This is a Mandinka/UDP Government because the president and most of the Ministers are from this tribe – Of recent, one rhetoric that has reared its ugly head in our daily discourse and is dangerously tearing our society apart is the false assertion that the Coalition government is a Mandinka one. The proponents of this false but divisive theory are mainly in the Diaspora led by a certain Gambian online radio. This is not only a misrepresentation of facts but also, a deliberate attempt by a few to muddy the waters of progress so far achieved. In April/May of 2016 when Gambians took to the streets demanding electoral reforms, culminating in the arrest and torture of some UDP supporters including their leader – now the Foreign Minister, an anchor on this same online radio claimed in a live broadcast that the language spoken in all of the videos he watched was Mandinka, meaning it was only this tribe leading the defiance. He wondered where others were. He was not praising the Mandinka tribe, as was misconstrued by some. Rather, it was a coded message. Yahya Jammeh decoded the message and, in his subsequent broadcast on the issue, he regurgitated the same nonsense. The reality is that the crowds that gathered on the streets and in court grounds were Gambians from all (or most) tribes. Being the dominant tribe in The Gambia, it was natural that statistics of attendance of those demonstrations would always be in favour of the Mandinkas – a clear manifestation of the Law of Large Numbers, period! But my point is: If at the time, this same online radio had the temerity to reduce a national affair to a matter between the then President Jammeh and the Mandinkas/UDP, why are they now whining about the supposed Mandinka/UDP dominance in the new government? Going by their own logic, isn’t there a saying that one does not reap where one did not sow? So why the cries now? How about the Ambassadorial appointments? Didn’t they see any tribal dominance in that too? Do I conclude that because that is convenient and congruent to their objectives, it was conveniently ignored? That sense of entitlement should be jettisoned for it does not belong to the global Good Governance practices in this 21st century. So hateful are some of these individuals/groups that they equivocally equate the Barrow-led government with the previous regime. Nothing is further from the truth and nothing is more hypocritical than this statement. The truth is, all tribes fought hard to end dictatorship in The Gambia and all tribes have a say in this new dispensation. In fact, there appears to be a big ideological dichotomy between some of us in the Diaspora and Gambians in The Gambia. Majority of Gambians in The Gambia are quite happy with their new found freedom and are going about their businesses and have no time for this tribal petty-mindedness. We may have our different agenda, however, putting country first is a sacred duty of every citizen. Those pushing the country to the brim should know that the preservation of peace and unity in that country is a responsibility of all of us.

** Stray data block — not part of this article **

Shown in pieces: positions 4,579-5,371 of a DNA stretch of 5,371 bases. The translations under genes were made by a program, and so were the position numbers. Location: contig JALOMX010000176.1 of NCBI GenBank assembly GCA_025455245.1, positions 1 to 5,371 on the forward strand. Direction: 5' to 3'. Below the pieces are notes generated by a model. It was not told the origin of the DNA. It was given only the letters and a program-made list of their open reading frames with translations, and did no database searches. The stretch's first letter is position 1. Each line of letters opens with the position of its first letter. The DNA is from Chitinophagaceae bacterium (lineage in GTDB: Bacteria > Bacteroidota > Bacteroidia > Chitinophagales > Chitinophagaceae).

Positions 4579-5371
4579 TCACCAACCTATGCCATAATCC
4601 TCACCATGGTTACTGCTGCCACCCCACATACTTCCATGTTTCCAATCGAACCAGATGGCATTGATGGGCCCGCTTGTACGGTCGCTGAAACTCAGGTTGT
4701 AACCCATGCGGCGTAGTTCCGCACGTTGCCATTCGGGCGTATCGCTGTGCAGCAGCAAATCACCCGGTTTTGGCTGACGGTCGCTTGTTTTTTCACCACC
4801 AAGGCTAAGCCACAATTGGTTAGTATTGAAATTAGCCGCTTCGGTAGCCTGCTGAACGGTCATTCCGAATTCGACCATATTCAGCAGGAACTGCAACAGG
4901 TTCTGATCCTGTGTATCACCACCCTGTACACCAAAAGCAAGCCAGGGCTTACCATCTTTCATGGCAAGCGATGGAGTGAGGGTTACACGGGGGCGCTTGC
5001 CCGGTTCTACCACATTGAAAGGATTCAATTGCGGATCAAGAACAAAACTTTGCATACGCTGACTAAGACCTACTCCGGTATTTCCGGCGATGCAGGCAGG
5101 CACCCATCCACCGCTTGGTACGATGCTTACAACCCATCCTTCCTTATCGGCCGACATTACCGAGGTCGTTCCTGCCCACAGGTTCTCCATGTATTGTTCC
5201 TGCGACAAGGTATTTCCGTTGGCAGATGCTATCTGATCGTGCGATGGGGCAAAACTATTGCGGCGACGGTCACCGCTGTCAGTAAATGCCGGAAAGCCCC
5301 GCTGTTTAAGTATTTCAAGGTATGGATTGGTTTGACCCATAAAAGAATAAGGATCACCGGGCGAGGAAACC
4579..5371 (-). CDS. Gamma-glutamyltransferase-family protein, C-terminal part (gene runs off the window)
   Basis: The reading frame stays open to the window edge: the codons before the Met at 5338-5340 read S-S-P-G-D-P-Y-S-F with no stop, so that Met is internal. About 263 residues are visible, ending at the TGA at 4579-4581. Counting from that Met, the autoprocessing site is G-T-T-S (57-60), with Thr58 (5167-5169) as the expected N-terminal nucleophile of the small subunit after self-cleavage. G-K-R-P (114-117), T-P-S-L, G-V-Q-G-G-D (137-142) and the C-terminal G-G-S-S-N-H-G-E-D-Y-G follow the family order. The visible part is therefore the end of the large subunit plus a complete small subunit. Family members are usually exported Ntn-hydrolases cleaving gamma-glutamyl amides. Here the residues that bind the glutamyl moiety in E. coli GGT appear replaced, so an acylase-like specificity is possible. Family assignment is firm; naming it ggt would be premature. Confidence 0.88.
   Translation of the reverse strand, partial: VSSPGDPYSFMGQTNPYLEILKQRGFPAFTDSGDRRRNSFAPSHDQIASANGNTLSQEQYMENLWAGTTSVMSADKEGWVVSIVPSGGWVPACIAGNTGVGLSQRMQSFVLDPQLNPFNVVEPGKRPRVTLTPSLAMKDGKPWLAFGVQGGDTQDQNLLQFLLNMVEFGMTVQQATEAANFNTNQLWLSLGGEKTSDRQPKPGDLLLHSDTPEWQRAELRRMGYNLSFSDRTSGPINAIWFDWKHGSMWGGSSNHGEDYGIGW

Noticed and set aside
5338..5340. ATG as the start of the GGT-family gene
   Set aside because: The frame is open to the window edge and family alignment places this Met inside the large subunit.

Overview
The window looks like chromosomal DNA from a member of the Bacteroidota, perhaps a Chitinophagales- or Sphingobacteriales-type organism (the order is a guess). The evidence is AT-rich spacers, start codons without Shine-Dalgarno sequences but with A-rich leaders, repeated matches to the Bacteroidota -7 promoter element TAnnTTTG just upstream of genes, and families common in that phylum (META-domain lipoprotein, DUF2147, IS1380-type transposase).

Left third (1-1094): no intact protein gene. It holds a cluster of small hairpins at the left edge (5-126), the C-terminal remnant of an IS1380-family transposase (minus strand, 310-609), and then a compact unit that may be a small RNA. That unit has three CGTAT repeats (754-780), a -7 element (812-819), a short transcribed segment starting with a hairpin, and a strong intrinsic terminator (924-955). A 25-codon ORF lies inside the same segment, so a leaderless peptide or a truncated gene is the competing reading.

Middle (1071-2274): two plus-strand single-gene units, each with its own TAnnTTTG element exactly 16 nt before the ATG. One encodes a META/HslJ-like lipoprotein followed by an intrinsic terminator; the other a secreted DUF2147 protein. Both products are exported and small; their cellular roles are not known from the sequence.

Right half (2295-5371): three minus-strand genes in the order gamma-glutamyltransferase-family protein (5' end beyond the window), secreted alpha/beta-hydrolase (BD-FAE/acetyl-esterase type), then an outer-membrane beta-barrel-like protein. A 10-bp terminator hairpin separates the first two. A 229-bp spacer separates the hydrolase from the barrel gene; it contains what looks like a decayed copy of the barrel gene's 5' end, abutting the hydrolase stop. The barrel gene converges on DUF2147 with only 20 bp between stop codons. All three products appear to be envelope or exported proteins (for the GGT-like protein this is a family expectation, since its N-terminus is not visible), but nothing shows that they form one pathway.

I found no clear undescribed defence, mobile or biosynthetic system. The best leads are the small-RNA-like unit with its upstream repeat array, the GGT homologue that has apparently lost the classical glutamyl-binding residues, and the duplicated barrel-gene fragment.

In concluding this piece, I would like to summarise my observations of the events since the advent of the new government as follows:
There are a few but extremely loud noisemakers bent on making the country ungovernable for the leaders simply because the new government does not reflect their choice. Since they have decided to exclude themselves in an all-inclusive government, they rather make life miserable than see the majority enjoy the change they have fought for.
As part of the grand scheme of making the country ungovernable, these few but chancy elements would, from time to time, invent false narratives and get people spend valuable time debating these, not just for any reason but purposely to derail the government of the day from focusing on things that matter. Mark Twain, the author of Adventures of Huckleberry Finn and The Adventures of Tom Sawyer, once said “A lie can travel half way around the world while the truth is putting on its shoes.” It is, therefore, important for the Barrow-led government to know that 3/5 years, in reality, is not long. If they want to continue engaging these self-serving individuals/groups, their mandate would elapse without them significantly fulfilling the promises made to the electorate in December 2016. This will then provide these individuals/groups, and their allies among the politicians, all the ammunition they need to sway voters on their side. Politicking may not be so wrong. However when it obstructs national cohesion and advancement, it becomes a grave sin and morally reprehensible, more so when those involved tend to make the rest believe they are standing on a somewhat “moral high ground”. Love for country should supersede anything else. This is what patriotism is all about.
The Janneh Commission is doing a great job and all truth-loving Gambians must encourage them to keep up the good work. Those trying to undermine the credibility of the Commission might have something to hide or an interest to defend. The Lady who won her way to the hearts of all patriotic Gambians, Mrs. Amie Bensouda, is doing a great job and no amount of calumnies against her would change the majority’s view of her competence and integrity. In fact, if anything, the calumnies being peddled should strengthen our resolve to ensure that this government fully implement the Commission’s recommendations.
As toxic and distracting as these frivolities may appear, they provide President Barrow and his team an opportunity to embark on 1) Mass civic education on what Democracy is all about 2) Manage the public’s expectations on the possible deliverables, given their zero-starting base 3) and most importantly, create more awareness on the gains they have registered since coming to power to deny people with ulterior motives the chance to control the narrative. This way, falsehood, in whatever form it is masked, will be clearly distinguished and taken for what it is – utter rubbish.
Finally I want to re-emphasise this saying of our people: “Degga du daow, degga dou tohou, te degga du nah saie”, in Mandinka, this means “Tonyaa Bukka Borri, ā Bukka Sawung, Andung ā Bukka Mo Neenee” meaning Truth neither runs away (hide), nor does it migrate; and Truth does not deceive anyone. In the end, only truth shall prevail.
I would like to send my profound gratitude to all those who stood up and continue to stand up for truth and justice. The Kaironews Crew, The Gainako Crew, Sambagate.com and individuals who have won my admiration for their patriotism, amongst them Mama Linguere Sarr (Woman of Substance), Fabu Sanneh, Saul Saidykhan, Musa Saidykhan, Demba Baldeh, Dida Halake and others too numerous to mention here. I am done.